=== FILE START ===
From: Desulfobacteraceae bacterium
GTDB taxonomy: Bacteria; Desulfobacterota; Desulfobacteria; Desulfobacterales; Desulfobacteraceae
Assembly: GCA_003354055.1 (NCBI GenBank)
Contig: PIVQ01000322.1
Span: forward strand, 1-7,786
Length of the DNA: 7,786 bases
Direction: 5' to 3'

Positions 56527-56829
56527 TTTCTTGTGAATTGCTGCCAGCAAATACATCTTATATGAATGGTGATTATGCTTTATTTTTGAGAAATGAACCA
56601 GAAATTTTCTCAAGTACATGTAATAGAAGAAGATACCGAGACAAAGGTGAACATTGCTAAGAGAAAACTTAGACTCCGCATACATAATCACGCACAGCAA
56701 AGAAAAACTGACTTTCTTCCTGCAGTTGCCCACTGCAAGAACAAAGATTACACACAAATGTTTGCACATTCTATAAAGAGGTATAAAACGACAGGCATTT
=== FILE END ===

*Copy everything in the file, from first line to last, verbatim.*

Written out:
From: Desulfobacteraceae bacterium
GTDB taxonomy: Bacteria; Desulfobacterota; Desulfobacteria; Desulfobacterales; Desulfobacteraceae
Assembly: GCA_003354055.1 (NCBI GenBank)
Contig: PIVQ01000322.1
Span: forward strand, 1-7,786
Length of the DNA: 7,786 bases
Direction: 5' to 3'

Positions 56527-56829
56527 TTTCTTGTGAATTGCTGCCAGCAAATACATCTTATATGAATGGTGATTATGCTTTATTTTTGAGAAATGAACCA
56601 GAAATTTTCTCAAGTACATGTAATAGAAGAAGATACCGAGACAAAGGTGAACATTGCTAAGAGAAAACTTAGACTCCGCATACATAATCACGCACAGCAA
56701 AGAAAAACTGACTTTCTTCCTGCAGTTGCCCACTGCAAGAACAAAGATTACACACAAATGTTTGCACATTCTATAAAGAGGTATAAAACGACAGGCATTT